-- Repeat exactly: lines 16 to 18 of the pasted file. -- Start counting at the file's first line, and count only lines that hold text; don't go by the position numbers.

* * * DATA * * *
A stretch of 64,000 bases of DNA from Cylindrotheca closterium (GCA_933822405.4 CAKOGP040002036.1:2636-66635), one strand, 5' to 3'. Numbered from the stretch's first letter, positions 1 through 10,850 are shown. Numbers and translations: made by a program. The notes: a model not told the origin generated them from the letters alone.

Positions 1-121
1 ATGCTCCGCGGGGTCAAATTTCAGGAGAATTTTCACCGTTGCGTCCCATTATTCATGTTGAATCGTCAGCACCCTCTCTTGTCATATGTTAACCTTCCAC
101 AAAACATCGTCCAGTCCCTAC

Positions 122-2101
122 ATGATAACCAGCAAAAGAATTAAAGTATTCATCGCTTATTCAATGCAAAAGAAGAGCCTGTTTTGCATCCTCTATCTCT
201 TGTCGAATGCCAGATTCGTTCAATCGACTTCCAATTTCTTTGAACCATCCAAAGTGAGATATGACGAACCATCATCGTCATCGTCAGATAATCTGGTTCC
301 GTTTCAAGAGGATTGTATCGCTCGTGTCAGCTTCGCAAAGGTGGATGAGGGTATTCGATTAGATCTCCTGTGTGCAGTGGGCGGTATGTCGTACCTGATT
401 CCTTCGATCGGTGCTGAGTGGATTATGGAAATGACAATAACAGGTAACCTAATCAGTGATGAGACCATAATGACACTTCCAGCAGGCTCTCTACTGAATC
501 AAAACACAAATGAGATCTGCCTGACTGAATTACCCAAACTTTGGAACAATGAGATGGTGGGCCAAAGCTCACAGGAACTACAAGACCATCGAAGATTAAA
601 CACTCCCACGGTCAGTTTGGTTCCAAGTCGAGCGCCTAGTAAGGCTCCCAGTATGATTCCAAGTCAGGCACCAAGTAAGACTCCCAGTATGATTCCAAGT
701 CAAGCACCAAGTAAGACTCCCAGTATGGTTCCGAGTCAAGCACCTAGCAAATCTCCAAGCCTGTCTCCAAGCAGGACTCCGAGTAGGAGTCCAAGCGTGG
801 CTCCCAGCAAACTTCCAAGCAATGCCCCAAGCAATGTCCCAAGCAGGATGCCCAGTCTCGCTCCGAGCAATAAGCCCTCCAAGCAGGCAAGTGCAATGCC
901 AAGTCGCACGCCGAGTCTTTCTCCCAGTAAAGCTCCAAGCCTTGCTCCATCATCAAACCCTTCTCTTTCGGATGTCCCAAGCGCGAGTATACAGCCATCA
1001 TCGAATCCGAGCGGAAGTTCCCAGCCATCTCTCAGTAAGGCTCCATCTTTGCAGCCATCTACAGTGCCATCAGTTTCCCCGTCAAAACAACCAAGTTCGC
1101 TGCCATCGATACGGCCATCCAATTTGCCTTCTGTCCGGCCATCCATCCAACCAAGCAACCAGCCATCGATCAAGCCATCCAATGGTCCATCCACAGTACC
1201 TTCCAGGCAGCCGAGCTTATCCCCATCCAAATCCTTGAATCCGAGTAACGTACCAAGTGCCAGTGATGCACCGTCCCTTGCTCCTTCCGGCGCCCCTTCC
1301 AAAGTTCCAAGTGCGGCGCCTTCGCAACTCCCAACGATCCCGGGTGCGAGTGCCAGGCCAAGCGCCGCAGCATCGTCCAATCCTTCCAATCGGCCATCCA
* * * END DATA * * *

1101 TGCCATCGATACGGCCATCCAATTTGCCTTCTGTCCGGCCATCCATCCAACCAAGCAACCAGCCATCGATCAAGCCATCCAATGGTCCATCCACAGTACC
1201 TTCCAGGCAGCCGAGCTTATCCCCATCCAAATCCTTGAATCCGAGTAACGTACCAAGTGCCAGTGATGCACCGTCCCTTGCTCCTTCCGGCGCCCCTTCC
1301 AAAGTTCCAAGTGCGGCGCCTTCGCAACTCCCAACGATCCCGGGTGCGAGTGCCAGGCCAAGCGCCGCAGCATCGTCCAATCCTTCCAATCGGCCATCCA